Also remembering that the food was good, and that each roomette also had a travel kit and a packet of additional snacks.
 
Joined
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Chicago
I loved the Santa Fe Hi-levels. I rode the coast starlight in the summer of 1985 and one was the last car on the consist. I spent most of the afternoon at the railfan window. That was when I learned about hotbox detectors. I had just graduated from high school, and this was part of my graduation present (A two-zone all aboard America fare between Chicago and the West Coast). While I was enjoying the view an operating crew member was sitting in the last row of seats with his radio. Every so often I heard "SP detector, Milepost XXX, Amtrak XX no defects," I finally worked up the nerve to ask him what this was. He gave me a detailed explanation and pointed out a detector as we rolled by. Later on that same trip another SP train man gave me my first employee timetable. I still have it.
 

Siegmund

Lead Service Attendant
Joined
Nov 19, 2018
Messages
372
Location
northwestern Montana
I'll violate my dad's rule against absolute statements about rail history and say that SSL's were never used on the Pioneer.

I have always wondered whether they were. I've never seen a photo of a Pioneer with a SSL. (I feel like I have seen some photos of a Heritage sleeper and Amdinette with bilevel coaches.)

The only evidence I have of them ever being used is the Harold Russell article on Superliners in the November 1982 Model Railroader magazine -- which gives a Pioneer consist as Heritage sleeper, Hi-level coach dorm, Superliner coach-baggage, lounge, coach, coach. This was before my time - I don't think I ever saw a Pioneer or CZ in real life until 1983. (A hazard of being a child in Idaho: the train went through after my bedtime!)

Looking at old timetables, if this ever happened it would have been in the winter of 1981-1982. The San Francisco Zephyr is advertised as "Superliner Service" starting with the October 1980 timetable. Then first the Desert Wind, then the Pioneer, gained Superliner coaches (and a through coach to Chicago) but still had Heritage sleepers and dinettes in summer 81; but the October 1981 timetable shows Superliner sleepers added to both the Pioneer and Desert Wind, and "Lounge" rather than "Amdinette" for the Pioneer. The April 1982 timetable and beyond refrains from making any specific promises what type of food service car is offered on the Pioneer. For quite a long time afterward it described Desert Wind and Pioneer food service as "tray meals, sandwiches, and beverages", though I don't remember the Pioneer diner as providing any "worse" meals than the CZ diner - just that it served as a lounge area between mealtimes.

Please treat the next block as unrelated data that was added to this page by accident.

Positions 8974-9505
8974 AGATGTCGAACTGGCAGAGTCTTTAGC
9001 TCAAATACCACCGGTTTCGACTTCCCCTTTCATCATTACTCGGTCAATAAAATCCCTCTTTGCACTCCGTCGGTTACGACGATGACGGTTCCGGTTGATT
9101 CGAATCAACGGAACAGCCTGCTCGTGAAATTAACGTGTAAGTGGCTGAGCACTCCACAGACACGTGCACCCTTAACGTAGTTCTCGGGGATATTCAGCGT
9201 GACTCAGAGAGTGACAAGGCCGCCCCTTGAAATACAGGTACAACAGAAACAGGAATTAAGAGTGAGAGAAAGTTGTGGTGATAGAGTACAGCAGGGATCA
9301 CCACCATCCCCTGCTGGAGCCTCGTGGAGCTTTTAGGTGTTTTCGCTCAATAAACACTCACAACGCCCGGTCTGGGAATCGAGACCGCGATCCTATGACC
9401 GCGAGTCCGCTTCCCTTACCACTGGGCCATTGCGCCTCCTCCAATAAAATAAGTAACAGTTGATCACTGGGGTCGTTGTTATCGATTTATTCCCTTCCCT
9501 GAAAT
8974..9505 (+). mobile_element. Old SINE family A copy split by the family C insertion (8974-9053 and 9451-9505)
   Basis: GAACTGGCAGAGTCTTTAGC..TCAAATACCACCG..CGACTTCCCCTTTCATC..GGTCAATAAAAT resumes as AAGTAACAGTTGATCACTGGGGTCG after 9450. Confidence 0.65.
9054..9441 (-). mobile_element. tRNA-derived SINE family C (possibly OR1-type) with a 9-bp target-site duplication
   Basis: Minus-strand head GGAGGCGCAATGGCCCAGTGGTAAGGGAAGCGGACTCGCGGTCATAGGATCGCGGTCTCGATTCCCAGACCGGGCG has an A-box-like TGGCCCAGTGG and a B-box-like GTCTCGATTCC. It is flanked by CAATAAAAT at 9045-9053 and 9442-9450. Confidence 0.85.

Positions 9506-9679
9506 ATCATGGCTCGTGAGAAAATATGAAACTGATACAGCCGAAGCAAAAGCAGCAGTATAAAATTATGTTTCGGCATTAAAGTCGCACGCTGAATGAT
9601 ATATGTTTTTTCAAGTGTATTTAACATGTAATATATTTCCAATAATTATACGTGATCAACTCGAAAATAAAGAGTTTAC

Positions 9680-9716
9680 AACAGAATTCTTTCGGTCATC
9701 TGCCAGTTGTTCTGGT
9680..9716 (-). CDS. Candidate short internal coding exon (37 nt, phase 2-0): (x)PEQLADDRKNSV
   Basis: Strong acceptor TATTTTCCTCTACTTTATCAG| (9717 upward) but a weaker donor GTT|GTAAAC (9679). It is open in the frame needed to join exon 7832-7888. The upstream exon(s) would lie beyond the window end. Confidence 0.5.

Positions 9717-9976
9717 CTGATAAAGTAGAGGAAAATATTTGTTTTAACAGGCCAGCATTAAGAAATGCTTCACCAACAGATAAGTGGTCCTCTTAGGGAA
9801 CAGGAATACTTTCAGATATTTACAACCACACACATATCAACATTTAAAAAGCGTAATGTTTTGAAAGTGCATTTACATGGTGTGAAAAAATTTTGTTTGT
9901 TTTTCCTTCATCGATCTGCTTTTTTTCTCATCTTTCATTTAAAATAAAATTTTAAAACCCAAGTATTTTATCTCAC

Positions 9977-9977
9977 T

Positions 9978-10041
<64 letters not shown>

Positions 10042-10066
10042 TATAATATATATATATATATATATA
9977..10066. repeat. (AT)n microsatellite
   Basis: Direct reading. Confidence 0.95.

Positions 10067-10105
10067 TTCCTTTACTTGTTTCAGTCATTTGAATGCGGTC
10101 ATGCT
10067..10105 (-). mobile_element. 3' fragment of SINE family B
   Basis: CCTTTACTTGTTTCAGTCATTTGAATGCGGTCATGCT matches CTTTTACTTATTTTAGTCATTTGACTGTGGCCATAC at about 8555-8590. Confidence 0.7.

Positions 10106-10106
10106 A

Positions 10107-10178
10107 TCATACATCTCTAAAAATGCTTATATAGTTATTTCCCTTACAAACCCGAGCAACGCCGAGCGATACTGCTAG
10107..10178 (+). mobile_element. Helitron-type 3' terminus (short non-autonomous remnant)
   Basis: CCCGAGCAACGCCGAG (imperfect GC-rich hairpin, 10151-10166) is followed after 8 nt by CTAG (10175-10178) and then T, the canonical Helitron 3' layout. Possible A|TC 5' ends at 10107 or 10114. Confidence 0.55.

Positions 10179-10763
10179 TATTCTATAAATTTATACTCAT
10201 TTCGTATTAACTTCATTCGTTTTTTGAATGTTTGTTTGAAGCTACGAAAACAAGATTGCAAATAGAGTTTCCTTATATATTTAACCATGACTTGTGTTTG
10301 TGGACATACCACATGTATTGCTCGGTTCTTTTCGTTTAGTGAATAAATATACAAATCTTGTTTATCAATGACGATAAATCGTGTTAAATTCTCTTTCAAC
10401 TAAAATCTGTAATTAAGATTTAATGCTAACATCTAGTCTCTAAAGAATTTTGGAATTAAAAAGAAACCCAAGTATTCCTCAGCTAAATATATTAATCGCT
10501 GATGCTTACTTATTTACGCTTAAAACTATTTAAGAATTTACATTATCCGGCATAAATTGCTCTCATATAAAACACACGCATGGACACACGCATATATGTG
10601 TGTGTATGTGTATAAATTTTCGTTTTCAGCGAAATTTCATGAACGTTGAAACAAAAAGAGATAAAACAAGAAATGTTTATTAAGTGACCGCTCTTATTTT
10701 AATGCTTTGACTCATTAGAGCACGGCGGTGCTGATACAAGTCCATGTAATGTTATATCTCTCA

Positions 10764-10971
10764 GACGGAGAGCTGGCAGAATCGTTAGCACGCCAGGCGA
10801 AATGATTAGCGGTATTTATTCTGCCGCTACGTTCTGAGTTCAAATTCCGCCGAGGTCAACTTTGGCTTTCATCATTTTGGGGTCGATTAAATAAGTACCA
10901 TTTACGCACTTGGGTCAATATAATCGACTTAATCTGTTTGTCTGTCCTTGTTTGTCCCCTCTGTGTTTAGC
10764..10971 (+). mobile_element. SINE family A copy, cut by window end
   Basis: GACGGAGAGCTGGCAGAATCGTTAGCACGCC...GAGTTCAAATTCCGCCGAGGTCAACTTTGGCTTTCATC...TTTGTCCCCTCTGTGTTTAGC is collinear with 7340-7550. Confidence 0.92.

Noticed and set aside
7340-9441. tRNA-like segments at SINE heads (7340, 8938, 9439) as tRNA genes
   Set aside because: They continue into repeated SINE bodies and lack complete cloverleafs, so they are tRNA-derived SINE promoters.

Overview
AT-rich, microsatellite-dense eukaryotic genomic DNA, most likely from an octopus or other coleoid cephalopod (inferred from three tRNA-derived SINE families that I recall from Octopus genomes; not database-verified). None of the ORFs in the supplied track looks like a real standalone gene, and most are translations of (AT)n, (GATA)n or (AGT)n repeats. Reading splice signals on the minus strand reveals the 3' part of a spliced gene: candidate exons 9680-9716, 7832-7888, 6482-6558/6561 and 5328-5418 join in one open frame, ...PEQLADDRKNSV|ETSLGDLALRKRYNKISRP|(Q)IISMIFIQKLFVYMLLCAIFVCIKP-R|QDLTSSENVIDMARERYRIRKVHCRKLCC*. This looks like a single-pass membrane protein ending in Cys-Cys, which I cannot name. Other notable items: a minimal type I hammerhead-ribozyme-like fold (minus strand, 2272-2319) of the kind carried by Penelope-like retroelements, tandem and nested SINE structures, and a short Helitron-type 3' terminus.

Willbridge

50+ Year Amtrak Rider
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Mar 30, 2019
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1,857
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Denver
I have always wondered whether they were. I've never seen a photo of a Pioneer with a SSL. (I feel like I have seen some photos of a Heritage sleeper and Amdinette with bilevel coaches.)

The only evidence I have of them ever being used is the Harold Russell article on Superliners in the November 1982 Model Railroader magazine -- which gives a Pioneer consist as Heritage sleeper, Hi-level coach dorm, Superliner coach-baggage, lounge, coach, coach. This was before my time - I don't think I ever saw a Pioneer or CZ in real life until 1983. (A hazard of being a child in Idaho: the train went through after my bedtime!)

Looking at old timetables, if this ever happened it would have been in the winter of 1981-1982. The San Francisco Zephyr is advertised as "Superliner Service" starting with the October 1980 timetable. Then first the Desert Wind, then the Pioneer, gained Superliner coaches (and a through coach to Chicago) but still had Heritage sleepers and dinettes in summer 81; but the October 1981 timetable shows Superliner sleepers added to both the Pioneer and Desert Wind, and "Lounge" rather than "Amdinette" for the Pioneer. The April 1982 timetable and beyond refrains from making any specific promises what type of food service car is offered on the Pioneer. For quite a long time afterward it described Desert Wind and Pioneer food service as "tray meals, sandwiches, and beverages", though I don't remember the Pioneer diner as providing any "worse" meals than the CZ diner - just that it served as a lounge area between mealtimes.

1990 - Salt Lake City WP/D&RGW station the Crossroads of the West.

1990 PDX trip008.jpg

1981 004.jpg
 

JP1822

Service Attendant
Joined
Mar 8, 2019
Messages
103
I remember the Pioneer having sort of a "branded" Diner/Lounge. Never recall a Superliner Sightseer Lounge for the Pioneer either. I believe it started as a Hi-Level "Diner/Lounge" and then migrated to being a Superliner "Diner/Lounge."

One also has to remember that in order to maintain daily schedules for the "Western Routes" back in the 90s and 80s - the City of New Orleans, Cardinal, Auto Train, and Capitol Limited operated with single level train sets. After the Superliner II delivery, they were all outfitted with Superliners (Cardinal later converted back to single level).

So Superliner cars could have likely been shifted back to furnish a daily CA Zephyr, Pioneer, and Desert Wind, had the Superliner conversion of some traditional "eastern" trains not happened.

But then the "East" was gearing up for its reduction in long distance cars - Heritage coaches and sleepers were retired for just 50 Viewliner Sleepers and Amfleet II cars. The production order of Viewliners was woefully inadequate then, and has never really been right-sized, even with the Viewliner II order.... We still await for more capacity for single level trains. The cancellation of the Broadway Limited and Montrealer provided less trains that Amtrak had to squeeze single level cars for. But the extra Superliners coming East, helped!

The shuffling makes this a little tricky.........